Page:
Back pain and excess weight are strongly correlated, and the more unwanted weight one gains the more they're likely to experience back pain and suffer from related disabilities.

So what's a 330 lbs guy to do if he loves fishing and boating?
Paddling a SOT or sit-in kayak is out of the question, obviously, because it requires sitting in the non-ergonomic posture known as the L position, which creates discomfort, back pain and sometimes even leads to back injuries.
Fishing out of a Jon boat or a small skiff isn't a solution either, because these boats aren't particularly comfortable, and being heavy too, they're not easy to handle during launching and take-out.

The solution? - A new portable (car-top) boat that's as lightweight as a big kayak, more stable than many regular motorboats, and more comfortable. This patented, twin-hull (catamaran) skiff kayak is the new Series 4 (S4) from Wavewalk.
The S4 weight a little less than 98 lbs without accessories, and it paddles better than most kayaks out there.
The S4 features a saddle seat similar to the seat of a large-size personal watercraft (PWC), which unlike kayak seats induces no back pain.
When driven with an outboard motor, the driver can ride the S4 in two comfortable positions -
The first position is Riding, namely facing forward with a leg on each side of the saddle, on both sides of the body. In this posture, the driver's legs support their upper body naturally and most effectively, and provide the most intuitive and efficient means for them to balance themselves.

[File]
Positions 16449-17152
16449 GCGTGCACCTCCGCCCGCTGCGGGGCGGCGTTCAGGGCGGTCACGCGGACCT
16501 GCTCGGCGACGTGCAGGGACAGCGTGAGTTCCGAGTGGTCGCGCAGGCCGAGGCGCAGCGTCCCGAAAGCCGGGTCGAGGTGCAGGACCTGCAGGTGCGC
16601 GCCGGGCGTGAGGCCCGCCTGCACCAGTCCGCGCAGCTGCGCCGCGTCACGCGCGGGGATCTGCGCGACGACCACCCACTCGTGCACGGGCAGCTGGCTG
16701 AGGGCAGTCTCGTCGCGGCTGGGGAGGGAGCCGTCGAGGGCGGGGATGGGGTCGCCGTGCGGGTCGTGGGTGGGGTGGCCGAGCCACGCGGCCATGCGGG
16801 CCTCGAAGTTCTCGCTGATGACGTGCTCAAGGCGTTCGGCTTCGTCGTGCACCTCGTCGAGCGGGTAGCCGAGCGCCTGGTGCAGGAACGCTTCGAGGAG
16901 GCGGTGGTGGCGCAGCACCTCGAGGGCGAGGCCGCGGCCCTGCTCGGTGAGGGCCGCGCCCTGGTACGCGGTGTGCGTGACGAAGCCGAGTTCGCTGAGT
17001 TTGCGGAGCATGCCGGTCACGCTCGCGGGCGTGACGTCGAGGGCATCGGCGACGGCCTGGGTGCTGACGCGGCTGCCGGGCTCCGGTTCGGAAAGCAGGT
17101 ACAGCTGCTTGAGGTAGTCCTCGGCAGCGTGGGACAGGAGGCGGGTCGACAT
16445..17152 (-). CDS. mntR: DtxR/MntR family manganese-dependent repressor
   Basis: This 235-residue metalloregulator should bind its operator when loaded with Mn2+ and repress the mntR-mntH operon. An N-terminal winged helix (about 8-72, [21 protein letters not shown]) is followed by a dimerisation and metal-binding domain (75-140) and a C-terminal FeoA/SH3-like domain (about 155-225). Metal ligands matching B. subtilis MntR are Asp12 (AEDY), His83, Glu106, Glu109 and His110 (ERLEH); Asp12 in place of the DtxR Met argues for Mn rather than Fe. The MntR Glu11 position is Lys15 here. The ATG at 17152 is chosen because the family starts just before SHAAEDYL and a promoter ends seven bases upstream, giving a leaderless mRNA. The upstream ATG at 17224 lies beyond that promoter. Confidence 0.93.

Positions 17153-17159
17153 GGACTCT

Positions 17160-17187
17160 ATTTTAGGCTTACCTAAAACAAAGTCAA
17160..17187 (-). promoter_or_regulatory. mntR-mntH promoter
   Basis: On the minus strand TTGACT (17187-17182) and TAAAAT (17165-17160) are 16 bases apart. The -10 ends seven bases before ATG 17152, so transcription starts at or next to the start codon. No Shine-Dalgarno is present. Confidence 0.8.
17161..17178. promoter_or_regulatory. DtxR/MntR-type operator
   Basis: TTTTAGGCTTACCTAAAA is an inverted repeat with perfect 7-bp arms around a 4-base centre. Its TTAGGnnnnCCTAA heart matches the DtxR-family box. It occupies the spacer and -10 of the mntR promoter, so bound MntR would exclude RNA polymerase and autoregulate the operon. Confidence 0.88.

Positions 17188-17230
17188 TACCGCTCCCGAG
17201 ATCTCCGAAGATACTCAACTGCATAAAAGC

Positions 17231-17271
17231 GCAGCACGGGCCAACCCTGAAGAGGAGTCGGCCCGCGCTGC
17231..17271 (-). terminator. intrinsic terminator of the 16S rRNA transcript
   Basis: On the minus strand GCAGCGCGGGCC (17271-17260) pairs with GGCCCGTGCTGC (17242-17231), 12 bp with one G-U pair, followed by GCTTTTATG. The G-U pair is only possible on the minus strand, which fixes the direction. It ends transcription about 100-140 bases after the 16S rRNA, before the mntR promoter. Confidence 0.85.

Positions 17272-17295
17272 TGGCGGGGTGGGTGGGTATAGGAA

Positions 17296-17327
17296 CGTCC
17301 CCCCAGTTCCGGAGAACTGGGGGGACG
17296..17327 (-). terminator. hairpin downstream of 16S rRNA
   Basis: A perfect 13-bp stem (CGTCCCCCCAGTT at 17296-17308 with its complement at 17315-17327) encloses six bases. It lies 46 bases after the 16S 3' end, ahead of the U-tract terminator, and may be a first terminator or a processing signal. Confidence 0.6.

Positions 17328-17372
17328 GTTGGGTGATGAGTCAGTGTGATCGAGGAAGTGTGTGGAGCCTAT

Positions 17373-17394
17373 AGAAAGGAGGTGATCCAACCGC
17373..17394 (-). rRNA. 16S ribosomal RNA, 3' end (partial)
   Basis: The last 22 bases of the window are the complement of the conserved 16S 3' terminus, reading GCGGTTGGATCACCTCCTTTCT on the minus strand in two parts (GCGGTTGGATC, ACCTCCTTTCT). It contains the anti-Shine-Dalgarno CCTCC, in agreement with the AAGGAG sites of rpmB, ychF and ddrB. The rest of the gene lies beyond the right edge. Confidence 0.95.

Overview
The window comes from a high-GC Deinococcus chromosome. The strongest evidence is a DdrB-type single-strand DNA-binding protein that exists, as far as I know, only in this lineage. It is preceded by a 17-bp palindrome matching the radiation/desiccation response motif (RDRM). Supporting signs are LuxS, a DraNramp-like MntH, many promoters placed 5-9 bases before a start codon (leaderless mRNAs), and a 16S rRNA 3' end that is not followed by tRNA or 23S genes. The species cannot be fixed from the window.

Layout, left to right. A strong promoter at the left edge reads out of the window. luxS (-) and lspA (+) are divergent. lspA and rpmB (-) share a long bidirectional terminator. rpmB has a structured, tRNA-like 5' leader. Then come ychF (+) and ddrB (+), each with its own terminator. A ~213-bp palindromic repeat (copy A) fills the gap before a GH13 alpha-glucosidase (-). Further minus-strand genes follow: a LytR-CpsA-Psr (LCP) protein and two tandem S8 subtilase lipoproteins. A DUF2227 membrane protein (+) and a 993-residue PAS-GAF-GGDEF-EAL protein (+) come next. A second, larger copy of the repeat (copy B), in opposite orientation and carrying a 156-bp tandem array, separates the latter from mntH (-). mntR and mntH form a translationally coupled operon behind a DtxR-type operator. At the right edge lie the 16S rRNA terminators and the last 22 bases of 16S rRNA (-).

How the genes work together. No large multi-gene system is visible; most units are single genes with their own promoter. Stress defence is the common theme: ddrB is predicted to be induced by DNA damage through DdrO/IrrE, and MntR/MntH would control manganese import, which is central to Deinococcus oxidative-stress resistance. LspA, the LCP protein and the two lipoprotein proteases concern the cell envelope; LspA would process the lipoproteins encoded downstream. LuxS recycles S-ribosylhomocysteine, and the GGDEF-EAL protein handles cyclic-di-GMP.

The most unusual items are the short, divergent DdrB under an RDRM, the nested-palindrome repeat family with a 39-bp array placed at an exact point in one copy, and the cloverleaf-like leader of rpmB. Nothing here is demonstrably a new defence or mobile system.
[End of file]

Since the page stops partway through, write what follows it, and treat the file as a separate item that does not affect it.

The second position side-saddle, namely with both feet in one hull, and the user facing the side of the boat.
Both these postures are pain free, comfortable for the back and the legs, and allow for full control and stability in the S4, in driving as well as in fishing, as shown in this video -




More about the causes for back pain in kayaking and the ways to solve the problem ⏩

Thursday, February 2, 2017

Big Guys, Heavy Guys, Elderly Guys, Disabled Guys... - Back Pain and Kayaking Don't Necessarily Go Together Anymore

Being a big guy almost always means that you're going to feel uncomfortable sitting in a kayak, whether you just paddle it or you also fish from it.
The same is true if you're overweight - Being seated in the notorious L position is definitely not going to make you happy.
And if you happen to be elderly, you're probably going to avoid paddling kayaks and fishing out of these uncomfortable and tippy little boats.
Being disabled is tough enough, without having to balance yourself on top of a kayak, or having to struggle with getting in and out of it, as well as experiencing back pain.
Well, it's all true for Sit-In Kayaks and Sit-On-Top (SOT) kayaks, but it is definitely not the case with Wavewalk kayaks and boats, which are tiotally back pain free, even if you fall into one of the above categories, and even if you fall within all of them, as this elderly, big heavy and disabled fisherman from Texas explains in his comprehensive Wavewalk 500 review -

Quote:
"I am 61, 280lbs, retired, 100% disabled, veteran Navy Officer.
I have a very bad back resulting from damage done while I was on active duty. My back has 4 bad disks in the lower end, three bad disks in the neck, and pinched nerves going to my legs. Added to this I suffer from Fibromyalgia. My meds for the most part keep the pain at a semi-manageable level, but the hurt never goes completely away. If I can help some other Vet or civilian with frequent orthopedic pain be able to enjoy kayaking it’s good enough for me....   - Before I found the Wavewalk 500, kayaking was beyond my capability."

Good news that should give hope and relief to many people!